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I'm with you on the concern about headspace. The problem is WE in their own instructions say not to worry about the headspace for the duration of an eight week kit. I do top up if I'm bulk aging beyond that (which is what I do now) but on some kits I was aging in the bottle - hence the 26-28. My solution, if it is a hard to find varietal blend (ie can't find it at the local party store or Kroger) - is to go from 6 gallon carboy to five and bottle the odd bottle or two. But I come back to the head space for that initial 8 weeks - obviously the first week-ten dayish it's being protected by the CO2 generated by ferment. I haven't noticed any oxidation problems but admittely I don't have any wine older than 26 months either.
 

kuziwk

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I'm with you on the concern about headspace. The problem is WE in their own instructions say not to worry about the headspace for the duration of an eight week kit. I do top up if I'm bulk aging beyond that (which is what I do now) but on some kits I was aging in the bottle - hence the 26-28. My solution, if it is a hard to find varietal blend (ie can't find it at the local party store or Kroger) - is to go from 6 gallon carboy to five and bottle the odd bottle or two. But I come back to the head space for that initial 8 weeks - obviously the first week-ten dayish it's being protected by the CO2 generated by ferment. I haven't noticed any oxidation problems but admittely I don't have any wine older than 26 months either.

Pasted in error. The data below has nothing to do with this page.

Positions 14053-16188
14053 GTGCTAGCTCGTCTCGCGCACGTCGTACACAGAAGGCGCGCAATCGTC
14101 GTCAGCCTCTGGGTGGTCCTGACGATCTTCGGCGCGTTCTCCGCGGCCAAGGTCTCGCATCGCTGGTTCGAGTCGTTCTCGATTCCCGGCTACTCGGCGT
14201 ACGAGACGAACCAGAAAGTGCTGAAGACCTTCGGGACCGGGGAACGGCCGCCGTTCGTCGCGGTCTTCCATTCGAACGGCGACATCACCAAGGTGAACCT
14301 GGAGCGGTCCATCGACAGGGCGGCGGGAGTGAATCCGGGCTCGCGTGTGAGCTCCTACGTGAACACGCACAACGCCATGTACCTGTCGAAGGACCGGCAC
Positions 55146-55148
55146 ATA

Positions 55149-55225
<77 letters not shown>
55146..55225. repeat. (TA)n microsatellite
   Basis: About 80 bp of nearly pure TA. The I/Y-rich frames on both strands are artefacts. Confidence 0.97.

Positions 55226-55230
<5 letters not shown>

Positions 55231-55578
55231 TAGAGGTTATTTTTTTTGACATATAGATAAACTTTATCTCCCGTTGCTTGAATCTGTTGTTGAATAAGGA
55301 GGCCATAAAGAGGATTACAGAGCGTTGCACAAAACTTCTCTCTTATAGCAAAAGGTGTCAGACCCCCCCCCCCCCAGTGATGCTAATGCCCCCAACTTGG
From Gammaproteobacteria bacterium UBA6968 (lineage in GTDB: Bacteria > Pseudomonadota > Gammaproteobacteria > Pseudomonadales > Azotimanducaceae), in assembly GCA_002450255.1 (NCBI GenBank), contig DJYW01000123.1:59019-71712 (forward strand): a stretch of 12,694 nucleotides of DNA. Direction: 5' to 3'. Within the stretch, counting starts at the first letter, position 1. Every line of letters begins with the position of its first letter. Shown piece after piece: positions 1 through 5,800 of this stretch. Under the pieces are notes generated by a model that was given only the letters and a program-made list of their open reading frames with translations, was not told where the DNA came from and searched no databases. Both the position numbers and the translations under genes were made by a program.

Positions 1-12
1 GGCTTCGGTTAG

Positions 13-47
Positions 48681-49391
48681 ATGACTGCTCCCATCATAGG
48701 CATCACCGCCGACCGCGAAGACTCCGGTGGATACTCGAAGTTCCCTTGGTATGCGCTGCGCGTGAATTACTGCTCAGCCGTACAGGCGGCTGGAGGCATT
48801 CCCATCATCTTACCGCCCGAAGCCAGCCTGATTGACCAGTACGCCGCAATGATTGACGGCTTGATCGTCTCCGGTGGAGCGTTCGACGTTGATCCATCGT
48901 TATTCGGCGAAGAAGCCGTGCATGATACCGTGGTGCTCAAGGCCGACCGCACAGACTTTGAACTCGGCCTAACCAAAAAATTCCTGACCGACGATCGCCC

Yeah neither do I since i only started a year ago. My only regrets were not doing more high end kits at that time. My wine celler is also passive at around 68 in the summer on hot days and 65 in the winter on cooler days or the wonter. Not ideal for storing bottles for more than a few years anyways. I've read the wine kits that say not to top up...vineco says the same I believe but I still do especially if I bulk age for a few months I also use this as an oupourtunity to use oak cubes as I feel 2-3 weeks is not enough which is typically what the instructions suggest to add them during clearing. I clear first than add the cubes for 6 weeks or so. I also skip secondary fermentation since it seems like alot of wine kits are now telling people to ferment in the bucket. I attach an airlock about about 5 days into fermentation.